Introduction -I claim Risk Management is the number two reason for projects not meeting expectations, after Team Dynamics, the primary reason. I have described Risk Management in detail in my book “The Manager’s Guide for Continue
Leadership” and given additional details on methods for Risk Management in
previous postings on this blog. Therefore I don’t address risk…
Added by Joe on February 18, 2010 at 1:52pm —
This e-book has been very demanded by hundreds of my contacts along the time. Why?
Project Management was developed to optimize the design and production of submarines in USA.
But, the concepts are universal to any kind of project.
Project means, simply explained, that goals and actions are different either changing.… Continue
Added by Jorge Palma on February 18, 2010 at 5:34am —
A recent and heavy focus on Customer Service and the importance of building relationships with your clients, has prompted me to write a little blog on Project Management, and how building relationships in the same manner as customer service should be a priority for all PM’s (actually…it should be a priority for anyone in management).
If you do happen to be a PM, you’ll know about that war story that keeps circling your social PM group every Friday at the bar.… Continue
Added by Brendon Walker on February 18, 2010 at 12:00am —
In my last article on estimation, I talked about creating consistent estimates by establishing a scale, where for every type of work you do, and for a range of complexity levels (i.e. low – medium – high), you record pre-set values that can be plugged in to your estimates. What I was in fact describing was a complexity model. In this article I will describe how as a team you can build your own… Continue
Added by Cindy Vandersleen on February 17, 2010 at 7:54pm —
Implementation advice for rolling out an enterprise-wide issue management platform supporting diverse teams and external participants.
An enterprise-wide issue management platform should typically facilitate capture and tracking of defects, tasks, quality checks, support tickets, change and feature requests from multiple locations, departments and even… Continue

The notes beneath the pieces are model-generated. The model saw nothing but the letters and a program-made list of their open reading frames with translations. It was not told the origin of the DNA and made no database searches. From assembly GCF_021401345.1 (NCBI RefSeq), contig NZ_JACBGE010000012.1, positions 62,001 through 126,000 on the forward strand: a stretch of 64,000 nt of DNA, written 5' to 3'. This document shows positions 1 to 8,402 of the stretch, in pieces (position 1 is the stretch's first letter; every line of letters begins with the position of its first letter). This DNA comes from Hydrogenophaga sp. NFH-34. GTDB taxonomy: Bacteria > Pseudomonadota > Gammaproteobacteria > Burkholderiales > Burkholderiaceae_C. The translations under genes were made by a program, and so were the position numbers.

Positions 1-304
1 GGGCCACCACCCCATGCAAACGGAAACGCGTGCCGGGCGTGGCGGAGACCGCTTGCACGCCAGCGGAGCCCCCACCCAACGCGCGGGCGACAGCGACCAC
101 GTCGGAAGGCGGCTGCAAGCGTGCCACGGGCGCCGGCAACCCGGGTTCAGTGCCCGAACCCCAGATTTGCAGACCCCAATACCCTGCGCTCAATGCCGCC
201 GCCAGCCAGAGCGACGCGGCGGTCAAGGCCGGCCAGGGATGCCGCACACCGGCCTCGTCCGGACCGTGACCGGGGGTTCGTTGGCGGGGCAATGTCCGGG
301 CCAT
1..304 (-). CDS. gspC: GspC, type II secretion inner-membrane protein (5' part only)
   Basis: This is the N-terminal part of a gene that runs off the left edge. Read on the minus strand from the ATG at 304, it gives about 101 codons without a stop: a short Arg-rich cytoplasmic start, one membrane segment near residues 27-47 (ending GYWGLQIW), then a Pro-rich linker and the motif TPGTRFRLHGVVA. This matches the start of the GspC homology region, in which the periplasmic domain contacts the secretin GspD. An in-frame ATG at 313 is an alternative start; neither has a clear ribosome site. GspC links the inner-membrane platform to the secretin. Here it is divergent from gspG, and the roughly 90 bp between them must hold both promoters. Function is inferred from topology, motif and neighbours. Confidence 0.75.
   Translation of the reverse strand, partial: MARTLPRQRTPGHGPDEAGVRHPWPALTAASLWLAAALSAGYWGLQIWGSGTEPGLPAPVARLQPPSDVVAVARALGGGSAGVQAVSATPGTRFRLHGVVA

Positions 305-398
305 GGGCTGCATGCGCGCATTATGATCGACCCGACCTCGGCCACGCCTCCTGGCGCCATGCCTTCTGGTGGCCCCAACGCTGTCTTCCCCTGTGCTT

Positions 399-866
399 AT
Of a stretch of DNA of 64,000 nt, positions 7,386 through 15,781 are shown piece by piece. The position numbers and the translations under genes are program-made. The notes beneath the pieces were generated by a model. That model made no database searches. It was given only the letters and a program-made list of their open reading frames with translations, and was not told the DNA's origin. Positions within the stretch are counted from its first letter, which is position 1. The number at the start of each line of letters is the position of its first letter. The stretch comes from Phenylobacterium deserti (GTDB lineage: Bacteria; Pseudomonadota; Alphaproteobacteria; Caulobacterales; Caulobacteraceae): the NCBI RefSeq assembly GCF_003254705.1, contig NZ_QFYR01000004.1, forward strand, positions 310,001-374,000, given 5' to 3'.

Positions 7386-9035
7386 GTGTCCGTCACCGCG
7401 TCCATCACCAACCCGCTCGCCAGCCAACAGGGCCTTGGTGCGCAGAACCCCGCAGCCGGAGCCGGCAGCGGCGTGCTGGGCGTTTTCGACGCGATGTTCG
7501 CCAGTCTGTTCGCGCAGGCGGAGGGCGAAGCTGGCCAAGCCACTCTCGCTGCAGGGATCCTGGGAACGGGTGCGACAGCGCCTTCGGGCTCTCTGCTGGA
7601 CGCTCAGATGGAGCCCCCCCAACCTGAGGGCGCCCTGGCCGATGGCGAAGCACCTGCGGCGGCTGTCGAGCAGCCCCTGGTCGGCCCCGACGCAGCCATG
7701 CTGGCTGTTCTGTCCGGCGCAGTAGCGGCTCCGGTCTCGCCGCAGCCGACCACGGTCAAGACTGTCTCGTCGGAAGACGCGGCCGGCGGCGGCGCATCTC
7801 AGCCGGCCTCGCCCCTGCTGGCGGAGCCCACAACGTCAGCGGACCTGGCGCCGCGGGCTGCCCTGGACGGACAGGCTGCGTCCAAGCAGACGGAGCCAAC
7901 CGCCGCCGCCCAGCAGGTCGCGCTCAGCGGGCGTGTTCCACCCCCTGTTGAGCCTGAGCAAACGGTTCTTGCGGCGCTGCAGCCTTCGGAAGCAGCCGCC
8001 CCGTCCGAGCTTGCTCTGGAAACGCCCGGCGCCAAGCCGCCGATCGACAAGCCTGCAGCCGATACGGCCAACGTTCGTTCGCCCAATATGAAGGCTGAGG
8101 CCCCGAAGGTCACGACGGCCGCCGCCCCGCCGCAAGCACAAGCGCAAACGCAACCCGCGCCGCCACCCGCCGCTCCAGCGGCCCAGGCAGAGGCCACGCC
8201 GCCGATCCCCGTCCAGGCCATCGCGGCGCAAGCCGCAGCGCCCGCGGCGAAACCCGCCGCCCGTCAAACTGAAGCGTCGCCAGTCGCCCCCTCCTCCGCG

Added by Harvey Kandola on February 17, 2010 at 5:40am —
Surveys are an excellent way to assess how your employees feel, and they allow employees to be anonymous in their responses. Happy employees are productive employees. But how do you know if your employees are actually pleased with your organization, or if their job is... Read more
By: Dr. Palmer Morrel-Samuels
READ ORIGINAL POST:… Continue
Added by Genna Weiss on February 16, 2010 at 11:37am —
For many of us becoming comfortable with conflict is part of our continued personal development. Here are three tips for you to work with as you continue to make
peace with conflict.
Added by Margaret Meloni on February 15, 2010 at 3:27pm —
Attribution Analysis is a great method to use when you need to guide your team through the exercise of generating ideas. In the process, you may challenge some of the assumptions you’ve made about the nature of the problem you are trying to tackle and the realm of possible options you have for solving it.
Again, I will reference Team Troubleshooter: How to Find and Fix Team Problems by Dr. Robert Barner for a description of Attribution Analysis: “With this technique,…
Added by Susan Lyle Dodia on February 15, 2010 at 9:39am —
My latest column is "NOT INVENTED HERE COMPLEX" - a good idea is a good idea regardless where it originated from.
"A phenomenon I have run across on more than one occasion in my
travels through the corporate world is what is commonly referred to as
the "Not Invented Here" complex or simply "N.I.H." I have encountered
it in North America, Asia, Europe, and a little bit down-under in
Australia. Basically, N.I.H. is a situation… Continue
Added by Tim Bryce on February 15, 2010 at 7:17am —
Call me crazy (others have), but I am opposed to organizing scope in phases, at least at the highest levels.
One of the mistakes I've pointed out in the past is the phase-based organization of a work breakdown structure. What I have seen it cause in the past is to take the focus off the real output of a project (the deliverables). It's been one of my biggest lessons learned from my own mistakes in project management.
This has been met with some opposition. I haven't been… Continue
Added by Josh Nankivel on February 12, 2010 at 12:02am —